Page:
Ignace Munyaneza was seven during the 1994 genocide against ethnic Tutsi that claimed a million lives.
At such a tender age, Munyaneza witnessed interahamwe brutally murdering his parents and four siblings, two other sisters also survived.
“It was too much to take in, my internal wounds far surpassed the physical wounds that hurt so much as well,” says Munyaneza.
After the genocide, Munyaneza and two sisters struggled to survive.
Amidst this struggle, Barakabaho ‘Let them Live’, a local Foundation came in just in time, to save the motion, early 1995.
“First they brought us a sack of rice, a few cloths and cooking oil,” recounts Munyaneza adding they used to forego meals.
The same year, they enrolled him at primary school with all the due scholastic materials and school fees.
Thanks to the mentorship and counseling, Munyaneza is a proud civil engineer at only 26. He invented Talent Real Estates, a construction company, hoping to employ many in future. He currently earns Rwf 500,000 monthly.
On Friday, Barakabaho Foundation celebrated 20 years supporting over 8,000 Genocide orphans and 5000 widows.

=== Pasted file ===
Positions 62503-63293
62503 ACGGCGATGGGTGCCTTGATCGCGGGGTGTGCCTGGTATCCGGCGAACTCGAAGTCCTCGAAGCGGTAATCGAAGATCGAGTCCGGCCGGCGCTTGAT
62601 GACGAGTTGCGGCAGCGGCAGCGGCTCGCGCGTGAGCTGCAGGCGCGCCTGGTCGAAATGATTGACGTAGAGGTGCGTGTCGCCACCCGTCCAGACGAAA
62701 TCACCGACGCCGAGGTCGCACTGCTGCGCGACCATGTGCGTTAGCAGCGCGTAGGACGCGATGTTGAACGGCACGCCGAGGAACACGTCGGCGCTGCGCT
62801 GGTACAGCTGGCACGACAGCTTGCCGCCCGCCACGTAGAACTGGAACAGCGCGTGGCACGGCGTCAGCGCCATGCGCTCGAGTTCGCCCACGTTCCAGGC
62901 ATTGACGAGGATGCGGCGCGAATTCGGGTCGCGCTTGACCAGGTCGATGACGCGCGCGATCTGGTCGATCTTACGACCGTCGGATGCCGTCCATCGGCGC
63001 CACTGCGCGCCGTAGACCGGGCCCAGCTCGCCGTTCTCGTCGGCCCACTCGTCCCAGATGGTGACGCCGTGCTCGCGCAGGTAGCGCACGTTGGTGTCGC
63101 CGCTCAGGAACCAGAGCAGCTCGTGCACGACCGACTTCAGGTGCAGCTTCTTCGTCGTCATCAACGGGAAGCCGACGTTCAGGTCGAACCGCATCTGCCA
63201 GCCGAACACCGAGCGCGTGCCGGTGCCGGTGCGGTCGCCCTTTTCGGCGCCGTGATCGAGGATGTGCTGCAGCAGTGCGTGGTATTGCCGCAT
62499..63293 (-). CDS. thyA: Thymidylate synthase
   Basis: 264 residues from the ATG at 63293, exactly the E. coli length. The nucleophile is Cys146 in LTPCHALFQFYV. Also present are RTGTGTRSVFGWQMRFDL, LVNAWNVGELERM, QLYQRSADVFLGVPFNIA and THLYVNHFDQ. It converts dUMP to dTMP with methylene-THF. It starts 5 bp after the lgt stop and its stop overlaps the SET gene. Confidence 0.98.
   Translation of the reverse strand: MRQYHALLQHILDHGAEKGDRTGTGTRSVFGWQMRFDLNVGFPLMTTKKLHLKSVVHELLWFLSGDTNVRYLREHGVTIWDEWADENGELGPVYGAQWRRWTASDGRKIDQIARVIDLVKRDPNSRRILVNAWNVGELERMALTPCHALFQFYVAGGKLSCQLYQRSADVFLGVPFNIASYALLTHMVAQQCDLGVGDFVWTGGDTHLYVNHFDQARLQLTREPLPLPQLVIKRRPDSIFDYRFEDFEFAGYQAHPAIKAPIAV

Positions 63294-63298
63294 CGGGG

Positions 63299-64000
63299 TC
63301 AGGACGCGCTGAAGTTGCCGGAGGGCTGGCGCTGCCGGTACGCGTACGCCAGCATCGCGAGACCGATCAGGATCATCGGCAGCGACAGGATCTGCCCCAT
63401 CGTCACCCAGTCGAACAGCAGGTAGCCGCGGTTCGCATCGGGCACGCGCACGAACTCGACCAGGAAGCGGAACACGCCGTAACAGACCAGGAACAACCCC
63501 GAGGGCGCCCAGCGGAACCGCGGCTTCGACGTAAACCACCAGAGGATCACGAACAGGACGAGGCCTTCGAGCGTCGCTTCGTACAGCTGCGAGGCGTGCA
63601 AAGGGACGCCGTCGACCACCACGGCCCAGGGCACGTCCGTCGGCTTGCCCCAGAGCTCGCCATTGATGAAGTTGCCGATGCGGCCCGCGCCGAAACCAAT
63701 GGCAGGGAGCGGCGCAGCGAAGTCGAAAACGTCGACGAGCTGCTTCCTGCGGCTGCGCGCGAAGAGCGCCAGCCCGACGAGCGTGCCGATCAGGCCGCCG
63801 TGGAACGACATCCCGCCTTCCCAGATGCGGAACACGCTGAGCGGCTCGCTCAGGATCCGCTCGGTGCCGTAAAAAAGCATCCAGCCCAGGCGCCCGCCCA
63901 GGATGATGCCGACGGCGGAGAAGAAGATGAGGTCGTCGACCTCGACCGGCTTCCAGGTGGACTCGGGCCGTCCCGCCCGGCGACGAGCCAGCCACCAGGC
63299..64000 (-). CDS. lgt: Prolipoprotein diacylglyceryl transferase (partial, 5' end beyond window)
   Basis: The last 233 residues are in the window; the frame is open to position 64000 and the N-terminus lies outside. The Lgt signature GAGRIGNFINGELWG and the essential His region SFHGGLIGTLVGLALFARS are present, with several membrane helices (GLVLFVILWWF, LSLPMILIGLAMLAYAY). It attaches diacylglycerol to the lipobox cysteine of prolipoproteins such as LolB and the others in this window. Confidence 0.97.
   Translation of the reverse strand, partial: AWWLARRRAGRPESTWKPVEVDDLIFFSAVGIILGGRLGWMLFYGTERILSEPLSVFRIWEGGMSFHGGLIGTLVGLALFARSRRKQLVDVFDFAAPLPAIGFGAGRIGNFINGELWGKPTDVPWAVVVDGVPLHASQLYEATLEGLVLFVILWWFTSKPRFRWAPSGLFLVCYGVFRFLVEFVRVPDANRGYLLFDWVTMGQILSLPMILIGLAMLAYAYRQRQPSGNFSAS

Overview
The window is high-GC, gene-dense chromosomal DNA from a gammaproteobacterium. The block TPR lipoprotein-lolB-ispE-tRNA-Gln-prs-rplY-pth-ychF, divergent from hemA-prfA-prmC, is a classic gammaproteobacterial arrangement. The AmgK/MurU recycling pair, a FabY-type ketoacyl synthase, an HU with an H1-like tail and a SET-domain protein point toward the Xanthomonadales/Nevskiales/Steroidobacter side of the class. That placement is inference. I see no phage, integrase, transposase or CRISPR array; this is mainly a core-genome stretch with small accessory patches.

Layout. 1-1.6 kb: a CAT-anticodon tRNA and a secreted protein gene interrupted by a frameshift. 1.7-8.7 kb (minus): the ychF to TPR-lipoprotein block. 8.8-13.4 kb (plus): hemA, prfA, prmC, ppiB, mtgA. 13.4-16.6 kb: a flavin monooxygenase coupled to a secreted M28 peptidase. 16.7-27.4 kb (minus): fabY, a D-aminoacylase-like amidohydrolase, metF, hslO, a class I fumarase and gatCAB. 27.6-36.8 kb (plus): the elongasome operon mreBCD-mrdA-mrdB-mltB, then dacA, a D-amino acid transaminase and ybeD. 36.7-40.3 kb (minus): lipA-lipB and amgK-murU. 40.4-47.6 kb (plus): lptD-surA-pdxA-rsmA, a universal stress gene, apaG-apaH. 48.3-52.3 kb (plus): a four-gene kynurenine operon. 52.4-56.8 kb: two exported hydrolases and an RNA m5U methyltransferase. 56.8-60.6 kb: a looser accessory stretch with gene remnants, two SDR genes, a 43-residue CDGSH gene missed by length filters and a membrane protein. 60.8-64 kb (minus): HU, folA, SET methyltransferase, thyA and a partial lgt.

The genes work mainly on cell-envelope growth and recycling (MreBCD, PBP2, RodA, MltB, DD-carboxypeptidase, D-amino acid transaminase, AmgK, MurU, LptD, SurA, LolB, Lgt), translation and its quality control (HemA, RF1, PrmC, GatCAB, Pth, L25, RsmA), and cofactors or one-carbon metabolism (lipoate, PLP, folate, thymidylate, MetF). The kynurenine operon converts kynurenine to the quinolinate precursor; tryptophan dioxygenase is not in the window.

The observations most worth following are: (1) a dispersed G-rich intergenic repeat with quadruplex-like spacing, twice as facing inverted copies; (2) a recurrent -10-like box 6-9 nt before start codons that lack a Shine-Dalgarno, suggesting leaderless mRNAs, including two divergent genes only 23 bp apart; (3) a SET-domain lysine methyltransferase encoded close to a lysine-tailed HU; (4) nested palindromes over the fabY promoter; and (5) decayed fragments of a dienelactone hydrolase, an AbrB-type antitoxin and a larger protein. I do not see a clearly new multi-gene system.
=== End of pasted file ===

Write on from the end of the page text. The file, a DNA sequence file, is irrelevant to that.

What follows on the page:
Support ranges from education, food and economic activities.
“I listened to my heart and told fellow Tutsi that though we were being hunted, we needed to choose life, a decent life, “said Founder, the Anglican bishop Alex Birindabagabo and a survivor himself.
By July 4, 1994, when The Genocide against Tutsi was stopped, he had already started getting some money from friends who knew he was still alive. He then founded Barakabaho.
He started with buying food for Genocide survivors across Kigali. He then committed his wife, a doctor to treat physical wounds of survivors, and provide counseling.
Global Fund, Universal Anglican Church, Unicef among others support
Barakabaho’s budget estimated to Rwf 800M annually.
The Foundation is doing a study on farming project to exploit vacant land that belongs to the orphans.
Anastase Shyaka, Chief Executive officer of Rwanda Governance Board says if it wasn’t for such associations, government would not handle numerous challenges facing Genocide survivors.
As for Munyaneza, he hopes to give back to the community by helping vulnerable orphans.
By Lillian Gahima & Jean de la Croix Tabaro